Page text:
If you're seeing this message, it means we're having trouble loading external resources on our website.

If you're behind a web filter, please make sure that the domains *.kastatic.org and *.kasandbox.org are unblocked.

Squeeze theorem

# Squeeze theorem example

An example applying the squeeze theorem. Created by Sal Khan.

## Video transcript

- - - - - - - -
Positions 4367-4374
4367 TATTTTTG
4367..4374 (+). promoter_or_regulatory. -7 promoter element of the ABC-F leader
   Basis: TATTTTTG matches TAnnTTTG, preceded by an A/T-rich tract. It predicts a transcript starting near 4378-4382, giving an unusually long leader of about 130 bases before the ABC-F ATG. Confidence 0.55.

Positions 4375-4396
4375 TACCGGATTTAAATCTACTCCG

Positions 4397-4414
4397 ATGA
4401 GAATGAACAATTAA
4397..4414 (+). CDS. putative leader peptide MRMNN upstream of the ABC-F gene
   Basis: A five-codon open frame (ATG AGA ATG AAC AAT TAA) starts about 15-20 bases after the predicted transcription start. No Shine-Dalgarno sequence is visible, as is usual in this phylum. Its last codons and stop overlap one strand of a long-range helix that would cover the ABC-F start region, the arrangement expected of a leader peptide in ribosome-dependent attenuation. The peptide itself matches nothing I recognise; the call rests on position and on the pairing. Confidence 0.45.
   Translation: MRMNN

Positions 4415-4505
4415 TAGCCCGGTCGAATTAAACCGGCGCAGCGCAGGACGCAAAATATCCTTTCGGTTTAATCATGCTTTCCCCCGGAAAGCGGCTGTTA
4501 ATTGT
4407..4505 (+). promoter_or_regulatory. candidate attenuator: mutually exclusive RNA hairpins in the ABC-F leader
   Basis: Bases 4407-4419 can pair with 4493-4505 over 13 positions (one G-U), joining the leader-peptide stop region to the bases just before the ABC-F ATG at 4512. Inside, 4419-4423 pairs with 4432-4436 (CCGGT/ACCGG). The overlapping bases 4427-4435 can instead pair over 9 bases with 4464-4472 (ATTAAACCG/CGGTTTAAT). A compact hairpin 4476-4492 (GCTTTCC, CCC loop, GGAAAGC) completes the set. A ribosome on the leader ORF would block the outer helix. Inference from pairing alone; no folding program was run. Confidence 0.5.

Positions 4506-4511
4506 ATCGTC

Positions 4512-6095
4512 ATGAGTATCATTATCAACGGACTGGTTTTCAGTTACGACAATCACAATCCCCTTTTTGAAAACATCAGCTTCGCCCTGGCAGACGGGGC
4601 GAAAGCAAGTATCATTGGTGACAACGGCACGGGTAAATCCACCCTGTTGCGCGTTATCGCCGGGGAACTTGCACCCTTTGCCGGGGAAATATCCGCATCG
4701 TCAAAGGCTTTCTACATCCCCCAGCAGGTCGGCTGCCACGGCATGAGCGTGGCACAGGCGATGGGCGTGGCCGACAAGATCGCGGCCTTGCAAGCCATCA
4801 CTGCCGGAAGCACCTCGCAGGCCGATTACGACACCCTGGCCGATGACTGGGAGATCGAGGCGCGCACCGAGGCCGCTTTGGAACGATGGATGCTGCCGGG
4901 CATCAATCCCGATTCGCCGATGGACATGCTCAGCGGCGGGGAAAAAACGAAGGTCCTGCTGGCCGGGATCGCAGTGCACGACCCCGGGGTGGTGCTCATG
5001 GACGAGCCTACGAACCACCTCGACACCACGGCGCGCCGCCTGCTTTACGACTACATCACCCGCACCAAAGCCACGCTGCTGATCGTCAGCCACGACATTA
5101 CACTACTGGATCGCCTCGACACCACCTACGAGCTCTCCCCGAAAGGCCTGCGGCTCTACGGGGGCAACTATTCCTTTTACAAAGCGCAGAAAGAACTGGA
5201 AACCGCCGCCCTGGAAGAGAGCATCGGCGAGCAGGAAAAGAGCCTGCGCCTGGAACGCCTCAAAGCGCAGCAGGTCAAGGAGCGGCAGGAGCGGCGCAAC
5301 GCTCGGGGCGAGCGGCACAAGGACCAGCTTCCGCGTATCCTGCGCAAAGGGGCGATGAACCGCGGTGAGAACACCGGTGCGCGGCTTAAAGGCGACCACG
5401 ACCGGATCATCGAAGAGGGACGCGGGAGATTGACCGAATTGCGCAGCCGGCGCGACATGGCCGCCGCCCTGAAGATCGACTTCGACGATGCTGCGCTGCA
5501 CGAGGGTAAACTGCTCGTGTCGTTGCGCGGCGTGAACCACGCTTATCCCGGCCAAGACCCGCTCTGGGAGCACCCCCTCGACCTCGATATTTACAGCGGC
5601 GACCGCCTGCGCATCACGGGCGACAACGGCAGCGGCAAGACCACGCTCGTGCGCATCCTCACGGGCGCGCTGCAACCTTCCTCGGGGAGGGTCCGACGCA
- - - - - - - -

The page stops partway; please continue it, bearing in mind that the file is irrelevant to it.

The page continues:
The graphs of f of x, g of x, and h of x are shown below. Select and drag cards to create a compound inequality that orders the values of f of x, g of x, and h of x for x-values near 2 but not at 2 itself. So for any of the x-values that are depicted right over here, say, x is equal to 3, we see that h of 3 is the largest, f of 3 is the smallest, and g of 3 is in between. And that's true for any of the x-values that they've depicted here. If we look at when x is equal to 1, h of 1 is the largest, f of 1 is the smallest, g of 1 is in between. So for all of the x-values that they're depicting, f of x is less than or equal to g of x, which is less than or equal to h of x. And the only place where they equal based on this graph comes into play, it looks like as we approach x equals 2, it looks like all the functions are approaching 1. So that's where the equal might come into play. But let's keep seeing what they want us to do after that. So then it says it follows that. And instead of writing f of x, g of x, and h of x, they've written the actual definitions of them. So let's just remind ourselves f of x is 2x times the square root of x minus 1 minus 1. That's this blue one right over here. So instead writing f of x, we can write 2 times the square root of x minus 1. Minus 1 is less than or equal to g of x. G of x was this rational expression right over here. So let's go back down here. We get this rational expression. And then that's going to be less than or equal to h of x, which was, I believe, e to the x minus 2. Is that right? Yep, e to the x minus 2. So all we've really done is replaced f, g, and h with their definitions. And then this means that the limit-- so they're looking at the limit as x approaches 2 of these different expressions. So the limit as x approaches 2 of this expression is going to be less than or equal to the limit as x approaches 2 of this expression, which is this right over here, which is going to be less than or equal to the limit as x approaches 2 of this expression, which is that right over there. And then they say finally the value of the limit as x approaches 2 of this thing right over here is-- well, this is where the squeeze theorem comes into play. We just have to remind ourselves-- well, let's just think about it. Can we figure out the limit as x approaches 2 of this right over here? Well, the limit as x approaches 2-- let's see, 2 minus 1. So we're taking the principal root of 2 minus 1, which is the principal root of 1. So you have 2 times 1 minus 1. So this is 1. This right over here is e to the 2 minus 2. That's either the 0, or that's 1 as well. So the limit of all of this is going to be greater than or equal to 1, and it's going to be less than or equal to 1. Or it's right in between 1 and 1. And the only way that it's going to be between 1 and 1 is if it is equal to 1. This is the squeeze theorem at play right over here. g of x, over the domain that we've been looking at, or over the x-values that we care about-- g of x was less than or equal to h of x, which was-- or f of x was less than or equal to g of x, which was less than or equal to h of x. And then we took the limit for all of them as x approached 2. For the lower function, for f of x, it approached 1. And we see it in the graph right over here. In the lower function, f of x approaches 1, h of x approaches 1, and therefore, g of x must also approach 1. And we actually see that in this graph right over here. But anyway, we could check our answer just to feel good about ourselves. We got it right.